Liberia recently emerged from a lengthy civil war that led to the loss of major institutions and basic infrastructure, including most public administration and most human resources. Recent stabilisation of society, improvements in governance and the support of the international community are helping put Liberia back on a positive development path and it is now considered a country ‘on the move’. Despite this relative peace and stability, numerous barriers exist to tackling the climate change induced threats of coastal erosion and flooding. In turn, damage to coastal habitats and ecosystems could contribute to undermining the recently acquired peace and stability.
At three representative sites, LDCF funds will also demonstrate how low-cost, low-tech, sustainable measures to adapt to climate change can be successfully implemented in coastal areas in the Liberian context. As a result, three sites will be sustainably protected against sea levels storms and surges, and the concerned communities will be sustainably managing coastal ecosystems. Gabion groynes and revetments will be complemented by improved planning, participatory monitoring, improved resources management and community maintenance schemes. These three sites will have served as a school of learning for national and county level experts, agencies and decision-makers. Finally, LDCF Funds will be used to document all successes and disseminate in a targeted manner the lessons learnt.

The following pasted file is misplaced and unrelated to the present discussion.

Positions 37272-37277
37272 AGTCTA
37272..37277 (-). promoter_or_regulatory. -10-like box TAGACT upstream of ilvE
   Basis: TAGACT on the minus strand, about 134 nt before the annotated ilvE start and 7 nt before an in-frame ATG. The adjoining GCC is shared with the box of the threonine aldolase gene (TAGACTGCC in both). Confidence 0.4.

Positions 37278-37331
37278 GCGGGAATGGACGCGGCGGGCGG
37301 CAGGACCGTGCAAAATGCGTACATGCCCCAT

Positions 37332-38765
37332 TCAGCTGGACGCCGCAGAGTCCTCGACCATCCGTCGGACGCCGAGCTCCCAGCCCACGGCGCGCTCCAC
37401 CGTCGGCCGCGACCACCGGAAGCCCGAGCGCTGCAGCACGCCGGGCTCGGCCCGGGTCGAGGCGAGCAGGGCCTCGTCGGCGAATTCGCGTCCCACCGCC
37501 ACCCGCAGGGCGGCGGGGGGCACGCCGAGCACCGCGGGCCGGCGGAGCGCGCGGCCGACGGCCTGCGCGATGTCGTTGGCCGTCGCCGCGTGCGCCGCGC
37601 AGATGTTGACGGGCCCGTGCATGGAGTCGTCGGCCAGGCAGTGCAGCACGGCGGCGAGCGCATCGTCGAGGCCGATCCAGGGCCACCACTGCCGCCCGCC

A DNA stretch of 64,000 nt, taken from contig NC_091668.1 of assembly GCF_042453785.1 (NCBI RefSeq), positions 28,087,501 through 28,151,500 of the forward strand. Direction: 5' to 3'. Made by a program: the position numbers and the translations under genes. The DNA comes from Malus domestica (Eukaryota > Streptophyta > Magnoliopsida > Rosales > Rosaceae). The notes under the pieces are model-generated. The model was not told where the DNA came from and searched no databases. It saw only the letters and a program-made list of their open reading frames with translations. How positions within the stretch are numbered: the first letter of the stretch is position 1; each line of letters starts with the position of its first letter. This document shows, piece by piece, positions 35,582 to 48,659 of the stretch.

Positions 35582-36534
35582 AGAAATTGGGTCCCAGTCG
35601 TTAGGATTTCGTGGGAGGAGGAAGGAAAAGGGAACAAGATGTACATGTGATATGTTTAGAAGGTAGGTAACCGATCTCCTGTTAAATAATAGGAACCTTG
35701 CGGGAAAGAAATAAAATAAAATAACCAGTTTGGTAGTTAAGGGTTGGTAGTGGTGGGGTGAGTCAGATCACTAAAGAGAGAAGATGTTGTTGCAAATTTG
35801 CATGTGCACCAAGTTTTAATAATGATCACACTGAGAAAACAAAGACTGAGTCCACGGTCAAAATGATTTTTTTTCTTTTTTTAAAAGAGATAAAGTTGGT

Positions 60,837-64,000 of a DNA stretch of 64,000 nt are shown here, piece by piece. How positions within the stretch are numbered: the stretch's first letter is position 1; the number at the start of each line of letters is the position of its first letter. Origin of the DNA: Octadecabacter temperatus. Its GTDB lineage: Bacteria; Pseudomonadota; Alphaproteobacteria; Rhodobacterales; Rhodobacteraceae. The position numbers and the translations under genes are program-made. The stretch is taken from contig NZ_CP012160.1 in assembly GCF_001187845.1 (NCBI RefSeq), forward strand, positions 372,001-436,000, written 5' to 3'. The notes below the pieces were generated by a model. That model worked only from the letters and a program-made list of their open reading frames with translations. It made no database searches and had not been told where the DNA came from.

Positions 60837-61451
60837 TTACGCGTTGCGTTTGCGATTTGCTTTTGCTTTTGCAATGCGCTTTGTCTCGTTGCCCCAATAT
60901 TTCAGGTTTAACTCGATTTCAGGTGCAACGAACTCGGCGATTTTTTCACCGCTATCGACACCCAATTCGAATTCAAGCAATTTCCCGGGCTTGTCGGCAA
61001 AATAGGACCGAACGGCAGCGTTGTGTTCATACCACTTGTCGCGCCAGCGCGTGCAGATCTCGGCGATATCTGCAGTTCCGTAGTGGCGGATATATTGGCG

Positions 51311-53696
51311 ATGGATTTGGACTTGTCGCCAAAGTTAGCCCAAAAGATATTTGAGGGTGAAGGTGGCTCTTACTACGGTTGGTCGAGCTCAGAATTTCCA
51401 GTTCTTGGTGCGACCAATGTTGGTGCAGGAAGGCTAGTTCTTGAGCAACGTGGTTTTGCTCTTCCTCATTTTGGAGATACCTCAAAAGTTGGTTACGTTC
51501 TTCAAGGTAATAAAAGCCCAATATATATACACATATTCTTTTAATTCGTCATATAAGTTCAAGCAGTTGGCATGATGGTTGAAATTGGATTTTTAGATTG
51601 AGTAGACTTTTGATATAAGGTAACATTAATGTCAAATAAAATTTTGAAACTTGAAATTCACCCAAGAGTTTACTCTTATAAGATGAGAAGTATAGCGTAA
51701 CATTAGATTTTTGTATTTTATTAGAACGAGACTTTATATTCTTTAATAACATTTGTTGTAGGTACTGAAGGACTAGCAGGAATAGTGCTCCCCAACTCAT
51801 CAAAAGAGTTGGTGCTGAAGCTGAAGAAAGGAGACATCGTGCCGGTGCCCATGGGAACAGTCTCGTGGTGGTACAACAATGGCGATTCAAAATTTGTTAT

In each case, LDFC funds are mainstreamed with co-financing activities to yield multiple benefits, including increased resilience to climate change.
Source: UNDP Liberia Project Document (April 13, 2010)
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